Effects of protein nutrition levels on milk yield, composition, amino acid profiles and plasma metabolites of indigenous lactating buffaloes
Keywords:Amino acid profile, Blood metabolites, Crude protein, Dairy buffaloes, Milk production and quality
The dietary crude protein (CP) supply was optimized for indigenous lactating buffaloes in Bangladesh. Twelve buffaloes (age 4 yr) with an average daily milk yield of 2.33–3.03 kg/d and average ± SD body weight of 390 ± 10 kg were divided into three groups (each with four animals) that were randomly assigned to three levels of CP in the concentrate feed mixture: 14.22%, 15.62%, and 17.81% (dry matter basis) in a completely randomized design. The total duration of the study was 100 d with an initial 10 d of adjustment. The diets were formulated to ensure the same energy level. The dietary protein level showed no effect on dry matter intake (p > 0.05). The nitrogen intake of buffaloes increased linearly (p = 0.01) with increasing CP levels. The milk yield tended to increase in a quadratic fashion. No effect was observed (p > 0.05) on the milk protein, fat and lactose contents. The level of plasma urea nitrogen increased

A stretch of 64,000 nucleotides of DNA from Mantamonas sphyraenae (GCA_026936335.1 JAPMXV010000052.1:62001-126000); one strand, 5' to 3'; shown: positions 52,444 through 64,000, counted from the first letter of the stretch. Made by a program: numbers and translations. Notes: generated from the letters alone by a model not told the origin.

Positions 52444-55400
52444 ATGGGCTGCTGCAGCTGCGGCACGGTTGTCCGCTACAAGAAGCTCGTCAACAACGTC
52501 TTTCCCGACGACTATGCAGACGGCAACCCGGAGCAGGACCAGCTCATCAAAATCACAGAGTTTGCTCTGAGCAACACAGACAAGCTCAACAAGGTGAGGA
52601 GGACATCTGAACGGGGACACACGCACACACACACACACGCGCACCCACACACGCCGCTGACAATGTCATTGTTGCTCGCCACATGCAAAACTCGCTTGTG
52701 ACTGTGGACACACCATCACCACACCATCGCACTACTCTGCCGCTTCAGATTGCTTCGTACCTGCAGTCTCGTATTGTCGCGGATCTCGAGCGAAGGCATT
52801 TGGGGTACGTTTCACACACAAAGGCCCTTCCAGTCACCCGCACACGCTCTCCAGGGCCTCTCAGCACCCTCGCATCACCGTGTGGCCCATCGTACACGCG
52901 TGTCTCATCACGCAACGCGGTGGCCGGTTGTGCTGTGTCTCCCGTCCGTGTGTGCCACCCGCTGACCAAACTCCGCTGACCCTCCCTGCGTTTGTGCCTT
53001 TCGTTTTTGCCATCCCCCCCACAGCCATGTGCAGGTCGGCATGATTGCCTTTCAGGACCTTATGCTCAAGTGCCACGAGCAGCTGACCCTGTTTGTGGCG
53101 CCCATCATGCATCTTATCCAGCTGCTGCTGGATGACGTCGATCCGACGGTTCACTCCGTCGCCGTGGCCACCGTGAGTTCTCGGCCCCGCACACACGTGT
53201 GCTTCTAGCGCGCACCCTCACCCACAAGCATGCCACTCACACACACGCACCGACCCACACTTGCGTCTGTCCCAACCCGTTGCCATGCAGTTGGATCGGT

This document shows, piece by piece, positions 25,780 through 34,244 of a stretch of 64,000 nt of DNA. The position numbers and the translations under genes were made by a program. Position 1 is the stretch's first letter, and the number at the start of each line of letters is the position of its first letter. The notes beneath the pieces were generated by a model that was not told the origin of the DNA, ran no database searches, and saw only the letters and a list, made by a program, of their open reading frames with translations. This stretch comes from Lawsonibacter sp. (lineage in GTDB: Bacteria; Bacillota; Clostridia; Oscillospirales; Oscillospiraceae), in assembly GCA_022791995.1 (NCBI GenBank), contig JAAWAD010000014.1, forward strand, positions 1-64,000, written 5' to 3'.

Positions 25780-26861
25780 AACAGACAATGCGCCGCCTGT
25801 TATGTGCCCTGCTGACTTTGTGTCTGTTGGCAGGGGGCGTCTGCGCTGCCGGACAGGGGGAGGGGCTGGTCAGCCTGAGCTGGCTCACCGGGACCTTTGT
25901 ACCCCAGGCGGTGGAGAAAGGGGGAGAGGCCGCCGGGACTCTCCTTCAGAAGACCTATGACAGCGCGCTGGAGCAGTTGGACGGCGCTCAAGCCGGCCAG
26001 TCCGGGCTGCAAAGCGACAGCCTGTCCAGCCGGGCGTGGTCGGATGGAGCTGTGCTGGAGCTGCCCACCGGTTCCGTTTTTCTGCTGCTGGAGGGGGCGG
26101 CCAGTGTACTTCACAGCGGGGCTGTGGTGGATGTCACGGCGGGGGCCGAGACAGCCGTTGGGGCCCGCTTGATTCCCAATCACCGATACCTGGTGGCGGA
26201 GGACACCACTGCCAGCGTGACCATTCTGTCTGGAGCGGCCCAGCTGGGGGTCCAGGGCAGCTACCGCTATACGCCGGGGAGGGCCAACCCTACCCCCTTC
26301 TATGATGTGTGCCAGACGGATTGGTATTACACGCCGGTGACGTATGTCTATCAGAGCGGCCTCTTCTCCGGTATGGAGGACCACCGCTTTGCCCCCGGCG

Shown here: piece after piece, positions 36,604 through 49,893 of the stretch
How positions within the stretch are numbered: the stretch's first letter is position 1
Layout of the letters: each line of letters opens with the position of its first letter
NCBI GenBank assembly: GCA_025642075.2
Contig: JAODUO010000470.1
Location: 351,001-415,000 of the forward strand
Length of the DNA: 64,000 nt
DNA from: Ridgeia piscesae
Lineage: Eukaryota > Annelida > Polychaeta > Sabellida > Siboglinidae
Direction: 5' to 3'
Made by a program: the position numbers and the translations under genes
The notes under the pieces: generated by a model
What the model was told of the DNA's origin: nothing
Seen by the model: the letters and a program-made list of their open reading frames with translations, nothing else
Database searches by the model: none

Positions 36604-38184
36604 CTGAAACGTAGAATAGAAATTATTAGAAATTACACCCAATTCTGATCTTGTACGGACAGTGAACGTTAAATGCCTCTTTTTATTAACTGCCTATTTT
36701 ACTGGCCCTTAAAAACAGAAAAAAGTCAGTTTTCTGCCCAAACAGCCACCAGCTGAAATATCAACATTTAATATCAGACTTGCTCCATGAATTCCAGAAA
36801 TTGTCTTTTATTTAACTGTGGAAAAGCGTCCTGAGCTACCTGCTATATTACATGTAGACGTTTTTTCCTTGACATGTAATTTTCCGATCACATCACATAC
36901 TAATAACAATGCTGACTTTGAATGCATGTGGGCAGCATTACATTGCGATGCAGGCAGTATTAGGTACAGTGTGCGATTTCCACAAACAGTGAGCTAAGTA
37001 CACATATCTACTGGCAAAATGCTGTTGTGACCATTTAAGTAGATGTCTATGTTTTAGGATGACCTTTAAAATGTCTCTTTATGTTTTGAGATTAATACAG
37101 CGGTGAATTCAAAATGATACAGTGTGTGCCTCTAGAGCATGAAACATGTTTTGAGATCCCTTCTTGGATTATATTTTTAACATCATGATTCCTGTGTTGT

(p < 0.05) when the dietary CP levels were raised, whereas the glucose, protein, albumin, globulin, calcium and triacylglycerol levels remained unchanged (p > 0.05). The nitrogen efficiency of lactating buffaloes increased (p < 0.05) by optimizing dietary protein nutrition accurately to each animal’s requirements. The milk amino acid composition was unaffected (p > 0.05) by the dietary CP supplies. In conclusion, the 15.62% CP level resulted in higher milk production (p < 0.05) and high nitrogen efficiency (p < 0.05) in the indigenous lactating buffaloes under the study conditions.
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